Final Grade: F-
Ben Kingsley, you won an Oscar and you have been in some successful films lately. Why would you agree to a script like this? Shame on you Ed Burns, I used to have respect for you and your acting. I have said this many times, but this is the worst movie that I have ever seen.
It’s the year 2054 and Time Safari, Inc. offers the rich and famous the opportunity of a lifetime. Clients are able to travel back in time to hunt dinosaurs. CEO Charles Hatton (Ben Kingsley) has employed the famed scientist Travis Ryer (Edward Burns) to lead the expeditions and the hunt. There are a few rules during time travel: don’t change anything and don’t bring anything back. But when someone gets a little too ambitious and breaks the rules, bringing something from the past back to the present, the present begins to change for the worst.
Forewarned by ex-Time Safari employee Sonia Rand (Catherine McCormack), Ryer realizes what has happened and races against time to stop the constantly evolving environment. Ryer and his team must figure out what was brought back from the past and then travel back to prevent the mishap. While trekking through the streets of Chicago, they encounter highly evolved bloodthirsty plants and animals and must fight for the survival of all mankind.
This movie is adapted from a short story by Ray Bradbury. Bradbury is considered the father of literary sci-fi by many, and I really have no idea why he would associate himself with a movie that butchers his work and his name. The screenplay adaptation of Bradbury’s story contains plot holes the size of my…never mind.
The entire process of the time travel revolves around counting on several events happening in order. Within the span of five minutes, Ryer and his team wait for a T-rex to approach and walk into a tar pit, and since he will die trapped in tar anyway, the team shoots the dinosaur to death. The team escapes into the time portal just before the five-minute mark and a volcanic eruption occurs. For instance, suppose the trigger of this evolutionary change was the death of a butterfly. The theory is that the butterfly never got to breed and create more life, thus triggering catastrophic evolutionary change. Wouldn’t the butterfly have died from the dust and debris of the volcanic eruption anyway? The other plot hole (pointed out on IMDB) is that if Ryer and his team travel to the same spot and time, wouldn’t they constantly meet multiple versions of themselves?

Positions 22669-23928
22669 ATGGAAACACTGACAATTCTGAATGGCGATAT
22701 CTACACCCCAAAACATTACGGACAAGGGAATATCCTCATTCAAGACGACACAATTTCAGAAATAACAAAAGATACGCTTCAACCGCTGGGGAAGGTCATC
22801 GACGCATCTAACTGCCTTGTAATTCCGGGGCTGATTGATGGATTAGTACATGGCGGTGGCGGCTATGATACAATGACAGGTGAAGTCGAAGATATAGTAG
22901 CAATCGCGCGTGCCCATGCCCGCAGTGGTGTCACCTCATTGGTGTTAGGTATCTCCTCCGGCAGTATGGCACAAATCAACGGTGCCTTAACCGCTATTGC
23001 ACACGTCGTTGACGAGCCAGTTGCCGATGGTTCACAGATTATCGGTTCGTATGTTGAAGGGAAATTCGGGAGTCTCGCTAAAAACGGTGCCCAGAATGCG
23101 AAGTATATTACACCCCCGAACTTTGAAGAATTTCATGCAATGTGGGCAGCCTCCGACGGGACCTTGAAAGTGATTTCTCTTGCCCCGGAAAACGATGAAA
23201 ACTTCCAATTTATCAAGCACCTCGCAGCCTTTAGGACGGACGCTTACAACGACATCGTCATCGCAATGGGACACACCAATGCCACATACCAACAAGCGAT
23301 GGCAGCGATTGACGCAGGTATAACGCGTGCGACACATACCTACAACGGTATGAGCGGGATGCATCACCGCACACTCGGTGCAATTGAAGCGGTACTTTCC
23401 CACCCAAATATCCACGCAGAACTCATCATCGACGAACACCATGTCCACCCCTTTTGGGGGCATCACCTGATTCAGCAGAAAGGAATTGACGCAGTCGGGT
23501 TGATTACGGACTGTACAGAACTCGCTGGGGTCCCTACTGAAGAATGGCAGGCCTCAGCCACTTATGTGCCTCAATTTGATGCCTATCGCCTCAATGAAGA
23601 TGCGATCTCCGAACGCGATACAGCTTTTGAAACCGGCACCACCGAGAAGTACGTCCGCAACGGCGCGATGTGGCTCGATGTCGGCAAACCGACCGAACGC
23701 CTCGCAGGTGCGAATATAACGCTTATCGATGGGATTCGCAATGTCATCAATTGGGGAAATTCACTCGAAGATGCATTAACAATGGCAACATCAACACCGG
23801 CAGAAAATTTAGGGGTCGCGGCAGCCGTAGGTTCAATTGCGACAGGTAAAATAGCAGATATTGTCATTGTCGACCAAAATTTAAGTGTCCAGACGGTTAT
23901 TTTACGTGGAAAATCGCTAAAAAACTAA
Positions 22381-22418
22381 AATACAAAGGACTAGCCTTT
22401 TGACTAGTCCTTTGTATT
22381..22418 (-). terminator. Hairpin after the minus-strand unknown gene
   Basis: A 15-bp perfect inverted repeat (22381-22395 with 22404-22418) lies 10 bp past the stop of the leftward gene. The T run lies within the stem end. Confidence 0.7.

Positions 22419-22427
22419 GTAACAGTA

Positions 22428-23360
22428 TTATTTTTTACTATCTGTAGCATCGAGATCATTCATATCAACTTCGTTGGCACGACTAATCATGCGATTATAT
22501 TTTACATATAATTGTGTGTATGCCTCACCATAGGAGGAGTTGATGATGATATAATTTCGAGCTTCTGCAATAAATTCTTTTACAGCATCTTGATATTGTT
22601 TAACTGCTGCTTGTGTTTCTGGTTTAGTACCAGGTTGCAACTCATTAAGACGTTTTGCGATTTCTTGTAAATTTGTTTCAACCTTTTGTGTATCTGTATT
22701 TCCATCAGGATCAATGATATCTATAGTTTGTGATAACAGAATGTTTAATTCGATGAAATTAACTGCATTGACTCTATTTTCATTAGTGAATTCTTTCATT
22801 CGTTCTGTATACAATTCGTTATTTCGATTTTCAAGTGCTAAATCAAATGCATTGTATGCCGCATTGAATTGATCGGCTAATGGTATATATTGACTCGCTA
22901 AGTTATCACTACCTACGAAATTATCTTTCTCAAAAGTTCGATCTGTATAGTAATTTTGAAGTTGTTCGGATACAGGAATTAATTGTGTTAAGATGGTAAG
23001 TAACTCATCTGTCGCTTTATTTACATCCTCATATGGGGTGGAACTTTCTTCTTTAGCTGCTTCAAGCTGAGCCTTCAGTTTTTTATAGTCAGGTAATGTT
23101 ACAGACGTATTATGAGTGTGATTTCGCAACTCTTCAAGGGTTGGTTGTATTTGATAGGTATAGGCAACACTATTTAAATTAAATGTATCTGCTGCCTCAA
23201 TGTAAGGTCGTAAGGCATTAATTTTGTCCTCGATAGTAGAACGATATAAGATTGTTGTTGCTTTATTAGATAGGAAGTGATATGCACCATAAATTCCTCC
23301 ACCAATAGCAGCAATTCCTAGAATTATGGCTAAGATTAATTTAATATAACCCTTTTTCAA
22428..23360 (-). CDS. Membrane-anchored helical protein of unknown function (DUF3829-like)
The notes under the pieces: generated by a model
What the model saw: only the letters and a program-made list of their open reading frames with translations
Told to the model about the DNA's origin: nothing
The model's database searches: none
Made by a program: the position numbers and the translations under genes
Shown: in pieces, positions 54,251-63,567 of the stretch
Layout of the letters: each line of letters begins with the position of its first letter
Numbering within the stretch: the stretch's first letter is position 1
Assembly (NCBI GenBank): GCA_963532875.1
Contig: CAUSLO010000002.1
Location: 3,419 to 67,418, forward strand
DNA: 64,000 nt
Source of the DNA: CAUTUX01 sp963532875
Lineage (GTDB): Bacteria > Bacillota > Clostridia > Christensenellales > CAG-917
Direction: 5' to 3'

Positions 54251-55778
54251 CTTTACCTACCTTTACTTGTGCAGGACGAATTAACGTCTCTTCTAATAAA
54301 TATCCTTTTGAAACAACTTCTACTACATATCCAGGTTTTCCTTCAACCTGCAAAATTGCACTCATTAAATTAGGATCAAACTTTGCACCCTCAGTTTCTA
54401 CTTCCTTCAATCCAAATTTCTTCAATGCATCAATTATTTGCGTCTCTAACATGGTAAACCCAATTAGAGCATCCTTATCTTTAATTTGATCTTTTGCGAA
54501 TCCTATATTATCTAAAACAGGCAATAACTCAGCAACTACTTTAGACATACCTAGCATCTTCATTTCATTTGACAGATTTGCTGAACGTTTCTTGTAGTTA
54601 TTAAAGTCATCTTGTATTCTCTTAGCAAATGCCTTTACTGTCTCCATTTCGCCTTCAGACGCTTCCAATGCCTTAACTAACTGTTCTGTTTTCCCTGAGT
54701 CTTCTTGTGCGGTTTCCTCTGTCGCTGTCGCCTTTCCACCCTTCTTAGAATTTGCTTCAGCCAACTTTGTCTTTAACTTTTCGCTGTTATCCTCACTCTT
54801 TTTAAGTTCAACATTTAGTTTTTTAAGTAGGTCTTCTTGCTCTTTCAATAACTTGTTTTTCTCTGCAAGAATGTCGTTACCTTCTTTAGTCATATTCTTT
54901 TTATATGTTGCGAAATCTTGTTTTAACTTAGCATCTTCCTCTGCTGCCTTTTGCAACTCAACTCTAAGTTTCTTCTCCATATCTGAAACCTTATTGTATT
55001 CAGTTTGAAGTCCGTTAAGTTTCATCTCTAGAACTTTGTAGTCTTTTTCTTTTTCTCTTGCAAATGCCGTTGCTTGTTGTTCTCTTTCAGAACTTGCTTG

The estimated budget for A Sound of Thunder was 52 million dollars. Clearly, they couldn’t have spent it on visual effects because the green screen effects and CG were barely better than that of most TV movies. Maybe 25 million was spent on Ed Burns, who used to show his skills in good movies like Saving Private Ryan, Confidence, or She’s The One. Maybe Oscar Winner Ben Kingsley also received 25 million for his role, which would be the only explanation for his association with this movie. My guess is that another fifty dollars was spent on a green screen, and the remainder of the cash was spent on god only knows what.
This is simply one of the worst movies I have ever seen. Sadly, I wasted 103 minutes of my life that I can never get back. This is also one of the first DVDs I have seen in years that only includes trailers. It causes one to wonder why they would not include any production diaries or featurettes. Could this be a hint? I would say so.
I didn’t spend any money to see this movie.
There are people out there who have spent money to see this movie.
On The Side:
This film was originally set for release in 2003. One major reason for the film’s long delay is that the original production company went bankrupt during post-production and there simply wasn’t money to finish the film.
Breaking Down the DVD:
The Film: F
The Delivery: F
The Extras: F
Release Date: March 28, 2006
Starring: Edward Burns, Ben Kingsley, and Catherine McCormack
Directed by: Peter Hyams
Writing Credits: Ray Bradbury (short story), Thomas Dean Donnelly (screen story), Joshua Oppenheimer (screen story), and Gregory Poirier (screenplay)
Aspect Ratio: 2.35:1
Sound Mix: Dolby Digital
MPAA Rating: PG-13 for sci-fi violence, partial nudity, and language
Run Time: 102 min.
Studio: Warner Brothers
By Brian Gibson, Associate Editor of Film School Rejects